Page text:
The contents of the house can show that it is a Muslim home and a place of worship: the Mus’haf (print of the Qur’an) and books on Islamic teachings will be present in rooms where they are read; maybe a something to show the direction of the Qiblah, maybe a prayer mat (remember: the prayer mat is not necessary for prayer and should be taken as a necessary tool for prayer); maybe a lecture of a well-known scholar, sheikh, or the Qur’an will be playing while members of the family listen. These can easily be listened to from the comfort of one’s home via the internet through sites such as salafisounds.com or radiosalafi.com.

The parents are commanded to lead by example so that their children know the right way to behave. Food is always halal, and family members and visitors are always treated with respect. Within the home, Muslims can live the life Allah has intended for them to live.

“My Islamic home”

“There are no images of any living things either in pictures or as ornaments because images led previous nations to worshipping and venerating them, and the Prophet specifically forbade making and displaying images of living souls. Smoking is not allowed because it is a danger to the smoker and others, and the Prophet (peace and blessings of Allah be upon him) said: “It is not permitted to harm or to return harm.” There are nice pictures of scenery on the walls of mountains, valleys and forests, and the house is pleasantly decorated, fragrant and clean. We have one room designated for prayer and study – we all pray in congregation, and we study the Qur’an and Sunnah daily with father and mother, even if it is for only half an hour. It brings us closer together and gives us a daily anchor; there are separate sitting rooms for men and women when we have visitors. We have a TV screen but we only watch online Islamic programmes (that have been approved by our noble sheikhs) or beneficial educational documentaries because other programmes show non-Islamic behaviour which could lead Muslims astray and displease Allah.”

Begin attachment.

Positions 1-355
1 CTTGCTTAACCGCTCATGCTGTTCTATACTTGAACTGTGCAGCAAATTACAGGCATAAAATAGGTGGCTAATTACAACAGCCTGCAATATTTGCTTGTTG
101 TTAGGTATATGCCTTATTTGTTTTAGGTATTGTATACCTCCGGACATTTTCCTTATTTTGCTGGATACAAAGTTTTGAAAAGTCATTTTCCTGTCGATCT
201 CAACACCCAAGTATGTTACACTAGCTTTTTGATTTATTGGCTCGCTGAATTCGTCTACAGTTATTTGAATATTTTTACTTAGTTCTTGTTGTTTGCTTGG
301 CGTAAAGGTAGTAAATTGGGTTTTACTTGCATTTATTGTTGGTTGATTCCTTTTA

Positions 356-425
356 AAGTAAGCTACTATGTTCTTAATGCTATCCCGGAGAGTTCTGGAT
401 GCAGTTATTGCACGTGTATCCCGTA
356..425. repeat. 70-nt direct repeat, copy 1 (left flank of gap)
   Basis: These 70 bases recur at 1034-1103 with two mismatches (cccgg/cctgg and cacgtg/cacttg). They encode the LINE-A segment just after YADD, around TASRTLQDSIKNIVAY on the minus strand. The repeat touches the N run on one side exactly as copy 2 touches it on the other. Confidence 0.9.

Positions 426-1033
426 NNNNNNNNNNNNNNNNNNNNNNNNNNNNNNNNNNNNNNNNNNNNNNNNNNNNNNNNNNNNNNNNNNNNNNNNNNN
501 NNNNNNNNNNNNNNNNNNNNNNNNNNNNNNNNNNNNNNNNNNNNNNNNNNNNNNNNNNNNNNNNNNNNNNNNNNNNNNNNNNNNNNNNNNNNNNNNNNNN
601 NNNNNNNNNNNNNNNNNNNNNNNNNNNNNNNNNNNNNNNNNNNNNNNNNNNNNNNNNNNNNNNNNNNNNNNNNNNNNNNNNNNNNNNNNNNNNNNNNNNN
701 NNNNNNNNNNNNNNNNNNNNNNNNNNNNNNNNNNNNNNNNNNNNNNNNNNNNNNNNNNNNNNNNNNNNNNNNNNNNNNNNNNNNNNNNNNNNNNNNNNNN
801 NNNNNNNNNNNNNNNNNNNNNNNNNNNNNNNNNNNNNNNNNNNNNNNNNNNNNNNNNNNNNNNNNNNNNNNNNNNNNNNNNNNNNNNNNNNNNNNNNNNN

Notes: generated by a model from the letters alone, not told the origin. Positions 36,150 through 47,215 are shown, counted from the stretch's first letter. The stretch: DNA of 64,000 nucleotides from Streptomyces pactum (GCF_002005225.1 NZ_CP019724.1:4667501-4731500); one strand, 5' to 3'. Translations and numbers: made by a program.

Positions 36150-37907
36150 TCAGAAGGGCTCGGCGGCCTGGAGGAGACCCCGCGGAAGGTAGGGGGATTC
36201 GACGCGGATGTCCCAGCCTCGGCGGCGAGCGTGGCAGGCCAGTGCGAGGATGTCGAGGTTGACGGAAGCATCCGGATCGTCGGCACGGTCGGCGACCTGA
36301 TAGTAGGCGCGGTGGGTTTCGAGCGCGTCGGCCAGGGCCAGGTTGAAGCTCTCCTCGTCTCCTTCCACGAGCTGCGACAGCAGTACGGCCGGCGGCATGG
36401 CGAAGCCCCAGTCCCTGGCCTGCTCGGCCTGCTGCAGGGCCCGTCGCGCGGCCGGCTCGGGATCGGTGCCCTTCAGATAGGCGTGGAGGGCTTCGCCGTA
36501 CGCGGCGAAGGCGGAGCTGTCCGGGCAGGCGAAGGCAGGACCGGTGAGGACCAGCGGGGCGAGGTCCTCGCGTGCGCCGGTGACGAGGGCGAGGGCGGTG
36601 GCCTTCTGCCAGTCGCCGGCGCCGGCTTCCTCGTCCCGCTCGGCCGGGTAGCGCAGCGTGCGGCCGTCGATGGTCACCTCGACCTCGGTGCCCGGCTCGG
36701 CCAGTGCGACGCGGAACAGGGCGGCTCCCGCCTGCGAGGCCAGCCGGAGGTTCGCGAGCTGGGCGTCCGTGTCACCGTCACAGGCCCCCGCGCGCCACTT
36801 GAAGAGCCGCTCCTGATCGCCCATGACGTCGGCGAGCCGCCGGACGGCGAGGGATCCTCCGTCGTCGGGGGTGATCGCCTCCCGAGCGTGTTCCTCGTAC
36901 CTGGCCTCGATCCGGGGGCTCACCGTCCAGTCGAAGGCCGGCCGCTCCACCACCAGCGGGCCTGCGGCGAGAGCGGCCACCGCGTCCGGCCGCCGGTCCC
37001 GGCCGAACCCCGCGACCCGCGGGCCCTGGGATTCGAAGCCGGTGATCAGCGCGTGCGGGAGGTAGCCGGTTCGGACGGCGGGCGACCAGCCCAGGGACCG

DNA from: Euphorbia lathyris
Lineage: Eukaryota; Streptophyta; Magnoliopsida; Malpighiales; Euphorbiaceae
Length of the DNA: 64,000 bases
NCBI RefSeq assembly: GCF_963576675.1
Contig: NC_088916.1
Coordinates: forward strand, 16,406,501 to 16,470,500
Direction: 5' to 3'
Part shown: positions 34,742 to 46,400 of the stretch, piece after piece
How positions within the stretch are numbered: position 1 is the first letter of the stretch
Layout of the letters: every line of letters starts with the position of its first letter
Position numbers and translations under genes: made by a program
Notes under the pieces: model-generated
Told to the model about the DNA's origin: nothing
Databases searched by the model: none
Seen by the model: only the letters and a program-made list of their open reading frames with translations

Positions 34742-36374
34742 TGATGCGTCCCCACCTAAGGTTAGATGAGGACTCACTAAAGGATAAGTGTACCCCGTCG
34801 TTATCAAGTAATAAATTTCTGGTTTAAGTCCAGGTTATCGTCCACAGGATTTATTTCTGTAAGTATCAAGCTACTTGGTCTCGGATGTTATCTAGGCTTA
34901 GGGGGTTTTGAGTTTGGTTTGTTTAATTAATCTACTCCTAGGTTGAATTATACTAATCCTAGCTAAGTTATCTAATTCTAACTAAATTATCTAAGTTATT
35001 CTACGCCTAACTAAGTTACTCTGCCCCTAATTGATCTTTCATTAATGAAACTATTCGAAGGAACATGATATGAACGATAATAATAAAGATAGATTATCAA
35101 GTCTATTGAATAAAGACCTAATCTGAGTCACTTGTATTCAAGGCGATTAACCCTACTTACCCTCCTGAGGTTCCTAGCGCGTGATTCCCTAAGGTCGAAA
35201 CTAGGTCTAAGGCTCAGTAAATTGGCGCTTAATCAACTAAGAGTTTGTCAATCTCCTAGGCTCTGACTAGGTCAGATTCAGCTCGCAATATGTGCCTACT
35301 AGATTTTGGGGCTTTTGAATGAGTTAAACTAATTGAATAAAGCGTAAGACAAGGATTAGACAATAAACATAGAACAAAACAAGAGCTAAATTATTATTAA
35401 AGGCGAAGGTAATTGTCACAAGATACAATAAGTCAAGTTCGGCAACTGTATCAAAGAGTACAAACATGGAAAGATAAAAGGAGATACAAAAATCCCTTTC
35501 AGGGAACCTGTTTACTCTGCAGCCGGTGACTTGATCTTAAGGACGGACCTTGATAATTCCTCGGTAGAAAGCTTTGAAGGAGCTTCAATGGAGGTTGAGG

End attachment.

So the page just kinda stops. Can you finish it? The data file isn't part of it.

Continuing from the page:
The Prophet (peace and blessings be upon him) said: “The most severely punished on the Day of Resurrection will be the makers of images.” He also commanded his Companion and cousin, Ali (may Allah be pleased with him): “Do do pass by a raised grave except that you level it, and do pass by an image except that you deface it.”

Summary: You should now be able to describe and explain worship in the home, and understand its significance. Prayer and Qur’an study take place in the home or in the Mosque. Living an Islamic life is all about worship and much of it is centred on the home.


  1. Why do you think Muslim houses do not contain images and photographs of living beings?
  2. Some Muslims homes have extracts of the Qur’an as decorations on walls. Why is this considered wrong?
  3. What do you thinks would be the most obvious difference between the home of a Muslim and a non-Muslim?
  4. What type of programmes do you think a Muslim father would not want his children to watch, and why?
  5. How important do you think it is for a Muslim to live in a Muslim family? Should the government take this into account when placing Muslim children into foster care?
  6. ‘The house is just as important as a mosque as a place of nurturing and education.’ What is your opinion?

Abu Khadeejah, 2014.